“It looks like he’s rallying,” Peter says. “It’s been twenty-four hours. Only eight more to go.”
Neil gets closer. He’s looking at the kiss, yes. But his eye naturally goes to Harry’s torso.
In 1992, when over two hundred thousand of us were infected and over ten thousand had died, Calvin Klein launched a new ad campaign with a white rapper named Marky Mark. If you are young and you are male, most conceptions you have of your bodily ideal can be traced to those advertisements. Every Hollister model that calls out to you, every voice in your head that tells you that abs need “definition,” every ounce of the Abercrombie myth can be traced directly to Marky Mark. Whether you subscribe to these ideals or reject them, they are the unrealistic standard you must face. It’s what’s being sold to you.
Harry’s torso is not like this. It dares to be a regular body as it is broadcast out among all the ideals. He is neither fat nor thin. There is a line of hair from his chest to his jeans. His stomach is not taut. You cannot see his abs.
In other words, he reminds us of the way we were as teenagers, the way we were before the world set in.
Why is Marky Mark smiling in those ads? It’s not just that he has a perfect body. No, it’s as if he knows that soon enough, our bodies will be broadcast. Soon enough, our images will enter the ether. Everyone will want to look like him, because they will feel like they are being looked at all the time.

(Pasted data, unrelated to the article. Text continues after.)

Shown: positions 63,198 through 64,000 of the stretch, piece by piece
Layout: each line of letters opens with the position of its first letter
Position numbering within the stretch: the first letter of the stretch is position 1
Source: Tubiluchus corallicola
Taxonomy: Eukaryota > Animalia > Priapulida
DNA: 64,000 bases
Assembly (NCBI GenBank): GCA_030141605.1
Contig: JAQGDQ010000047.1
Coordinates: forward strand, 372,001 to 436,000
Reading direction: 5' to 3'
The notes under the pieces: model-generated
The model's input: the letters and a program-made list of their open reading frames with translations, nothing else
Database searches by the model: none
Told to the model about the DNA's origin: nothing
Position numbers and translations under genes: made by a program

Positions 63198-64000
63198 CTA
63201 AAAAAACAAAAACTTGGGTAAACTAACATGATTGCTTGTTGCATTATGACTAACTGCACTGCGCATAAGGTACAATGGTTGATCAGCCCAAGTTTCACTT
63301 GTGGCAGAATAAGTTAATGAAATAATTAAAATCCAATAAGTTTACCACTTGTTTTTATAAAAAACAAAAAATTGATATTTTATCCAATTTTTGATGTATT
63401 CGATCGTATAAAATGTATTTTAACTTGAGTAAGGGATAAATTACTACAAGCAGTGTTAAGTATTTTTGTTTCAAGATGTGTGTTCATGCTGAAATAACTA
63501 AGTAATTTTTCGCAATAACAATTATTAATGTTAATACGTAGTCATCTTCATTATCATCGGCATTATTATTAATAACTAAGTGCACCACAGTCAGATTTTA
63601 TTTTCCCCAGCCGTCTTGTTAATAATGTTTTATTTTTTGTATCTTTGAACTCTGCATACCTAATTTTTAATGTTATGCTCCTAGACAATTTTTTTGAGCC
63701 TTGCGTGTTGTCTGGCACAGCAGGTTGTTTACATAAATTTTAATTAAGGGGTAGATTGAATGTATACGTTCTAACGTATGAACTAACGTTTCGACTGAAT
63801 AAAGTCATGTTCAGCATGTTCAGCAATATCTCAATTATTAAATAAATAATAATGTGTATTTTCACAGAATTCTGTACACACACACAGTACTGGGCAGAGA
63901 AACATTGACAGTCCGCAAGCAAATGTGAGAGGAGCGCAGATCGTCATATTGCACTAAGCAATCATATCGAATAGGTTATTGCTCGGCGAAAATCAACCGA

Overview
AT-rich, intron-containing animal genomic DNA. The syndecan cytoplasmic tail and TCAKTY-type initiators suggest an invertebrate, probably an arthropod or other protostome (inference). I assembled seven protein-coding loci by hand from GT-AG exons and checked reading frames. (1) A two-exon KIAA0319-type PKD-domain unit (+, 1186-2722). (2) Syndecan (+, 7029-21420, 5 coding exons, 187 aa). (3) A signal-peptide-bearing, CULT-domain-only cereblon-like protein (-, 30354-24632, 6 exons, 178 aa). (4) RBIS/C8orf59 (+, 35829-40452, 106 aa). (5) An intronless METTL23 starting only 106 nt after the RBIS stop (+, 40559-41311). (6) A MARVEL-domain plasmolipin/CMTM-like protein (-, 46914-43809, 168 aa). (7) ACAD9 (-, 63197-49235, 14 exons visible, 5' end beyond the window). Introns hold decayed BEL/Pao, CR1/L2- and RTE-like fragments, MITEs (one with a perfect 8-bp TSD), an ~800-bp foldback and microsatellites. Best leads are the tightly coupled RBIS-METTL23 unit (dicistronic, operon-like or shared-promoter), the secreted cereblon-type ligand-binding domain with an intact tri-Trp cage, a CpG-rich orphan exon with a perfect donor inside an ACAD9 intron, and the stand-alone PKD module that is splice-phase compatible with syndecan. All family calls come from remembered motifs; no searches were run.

Harry, of course, knows he is being looked at. But what he looks like is the farthest thing from his mind. When your body starts to turn against you—when the surface value of the skin is nothing compared to the fireworks of pain in your muscles and your bones—the supposed truth of beauty falls away, because there are more important concerns to attend to.
Believe us. We know this.
Avery wonders why Ryan is looking at him out of the corner of his eye, why Ryan would rather watch him than watch the road. Even when friends look at Avery, a small part of him still worries they are looking for flaws, irregularities. In this, Avery isn’t all that different from anyone else. We all worry that looking at is really looking for.
Finally, Avery can’t stand it. The look. Then a knowing smile. Then another look.
“What?” he asks.
This only makes Ryan smile more. “I’m sorry,” he says. “I don’t usually like people. So when I do, part of me is really amused and the other part refuses to believe it’s happening.”
Maybe this is why we like watching you so much. Everything is still new to you. We are long past the experience, although we witness new things all the time. But you. New is not just a fact. New can be an emotion.
“What are we doing?” Avery asks. It is not meant as an existential question. He just wants to know what they’re doing next.
“I figured we’d start with pancakes. Do you want pancakes?”
“It’s hard to imagine a scenario where someone would say no to pancakes.”